GLORIA: I think of Psalm 51 — there have probably been more “praise and worship songs” written out of that text, but when you ask many present songwriters where that came from and what David paid for those lines, so many times, they don’t know. And what a shame, with the whole thing with Bathsheba and losing his son who died, the accusation of the prophet — “that man is you” — that whole story, and then the rebellion of his other son — you’d think he would be bitter, wouldn’t you? And then you find out, after all of that sin, that God calls you the beloved of His heart? The real theme in Psalm 51 is that amazing realization that “God has sung me back.”

LEONARD: Yes. You know, when my mother died, that was on her list. That was the psalm she wanted read to her over and over again. I just sat by her bed, Gloria, and read her Psalm 51 — that whole psalm is so incredible.

I also think that musicians — I don’t know how you and Bill see yourselves — but King David saw you as prophets. In First Chronicles 25, he says to set apart those who should prophesy with lyres and harps and sounds and cymbals. I think God has raised up certain prophets throughout history and sets them apart, and musicians need to claim their role as prophets of the church. That’s how King David saw them, too, and I wonder, sometimes I think that may even be how King David saw himself.

GLORIA: In the temple, when the assignment of jobs came about, the serious assignment of songwriters blows me away when I read how they were commissioned. It said that they would work, 24/7, and therefore should not have other work, because they constantly had to sing people into their places, whatever other people’s places were — I love that.

LEONARD: Yeah, I do too.

GLORIA: I think that your calling to “sing us back into the embrace of Jesus, to make Jesus central…” We are so divided, so polarized in this country and in the church, and there are so many fights over every theological—well, some of them are not theological, most of them are cultural — divisions. For you to come along right now, and I know your life has been as a futurist, but I think this might be a “presentist.” You are saying, “What we need in this time is a total re-singing of the song of Christ.”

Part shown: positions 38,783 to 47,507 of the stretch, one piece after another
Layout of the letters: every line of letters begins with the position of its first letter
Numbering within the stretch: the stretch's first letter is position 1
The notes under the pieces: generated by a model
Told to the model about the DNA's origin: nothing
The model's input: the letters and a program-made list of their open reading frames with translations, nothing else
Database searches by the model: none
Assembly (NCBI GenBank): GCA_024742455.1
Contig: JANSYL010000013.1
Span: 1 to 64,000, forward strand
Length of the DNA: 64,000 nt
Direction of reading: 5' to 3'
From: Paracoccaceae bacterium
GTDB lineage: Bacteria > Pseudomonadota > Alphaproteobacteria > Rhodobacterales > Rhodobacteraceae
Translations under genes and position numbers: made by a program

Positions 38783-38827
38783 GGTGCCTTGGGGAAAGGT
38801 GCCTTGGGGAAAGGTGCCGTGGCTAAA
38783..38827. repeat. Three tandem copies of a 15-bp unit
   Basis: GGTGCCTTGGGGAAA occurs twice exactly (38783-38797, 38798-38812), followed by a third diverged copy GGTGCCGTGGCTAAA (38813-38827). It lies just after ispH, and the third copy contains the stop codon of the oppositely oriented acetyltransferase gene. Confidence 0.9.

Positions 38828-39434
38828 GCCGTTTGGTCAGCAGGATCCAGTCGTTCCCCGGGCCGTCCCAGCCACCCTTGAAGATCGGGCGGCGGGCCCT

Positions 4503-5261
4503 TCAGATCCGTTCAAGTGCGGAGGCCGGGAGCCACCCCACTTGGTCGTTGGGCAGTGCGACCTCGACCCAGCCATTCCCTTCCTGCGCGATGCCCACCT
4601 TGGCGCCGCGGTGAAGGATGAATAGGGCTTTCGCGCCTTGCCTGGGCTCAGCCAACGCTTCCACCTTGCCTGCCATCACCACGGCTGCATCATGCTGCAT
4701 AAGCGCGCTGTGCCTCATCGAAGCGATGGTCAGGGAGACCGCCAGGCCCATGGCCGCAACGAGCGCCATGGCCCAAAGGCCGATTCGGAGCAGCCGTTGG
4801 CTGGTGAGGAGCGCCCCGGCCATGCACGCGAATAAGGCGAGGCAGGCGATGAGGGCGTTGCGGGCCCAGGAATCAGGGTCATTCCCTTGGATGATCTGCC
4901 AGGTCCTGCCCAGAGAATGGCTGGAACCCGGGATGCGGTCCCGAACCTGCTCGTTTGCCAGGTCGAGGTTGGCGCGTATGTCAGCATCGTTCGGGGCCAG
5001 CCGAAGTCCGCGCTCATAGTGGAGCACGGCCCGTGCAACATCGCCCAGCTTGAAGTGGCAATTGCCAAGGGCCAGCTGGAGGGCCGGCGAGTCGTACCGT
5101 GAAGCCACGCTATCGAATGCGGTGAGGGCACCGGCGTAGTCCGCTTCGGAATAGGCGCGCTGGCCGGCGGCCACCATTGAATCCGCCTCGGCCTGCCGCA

LEONARD: Well, I learned that from you and Bill, really, because this is all you’ve done. How have you been able to do what you’ve done, Gloria, the two of you? These events that you do — everybody’s there, every theological stripe — everybody listens to the Gaithers, of whatever theological persuasion. All you’re doing is lifting up Christ, just lifting up Christ. So you’ve been my kind of model, here, in terms of what are we to do. We just lift up Christ, and don’t be derailed and detoured and distracted by all the other things. That’s kind of been the lodestar, since all of a sudden I realized that’s what you all were doing, I said, “That’s what I’m going to do with my ministry.” And everything I do, that’s kind of the filter — is this lifting up Christ or is this lifting up something else? Is this lifting up Len Sweet, or is this lifting up politics? Everybody’s lifting up politics, now, for crying out loud! But I just want to lift up Christ.

GLORIA: Well, I am convinced that, responding to your comment about politics, we are never going to accomplish Kingdom work with the earth’s system. We are to be yeast, and salt and light, in the culture, in the darkness, in the flour, whatever the metaphor is, but we will do that with the simple message of Christ. We will never do it with our political system.

LEONARD: Right. Jesus, the name that calms our fears, that bids our sorrows cease; ’tis music in the sinner’s ears — I mean, I really believe that! The name of Jesus is music in the sinner’s ears, and then ’tis life and health and peace. I really take that literally — that just the name of Jesus is, literally, music. Wesley had it right. That music of that name brings life and health and peace.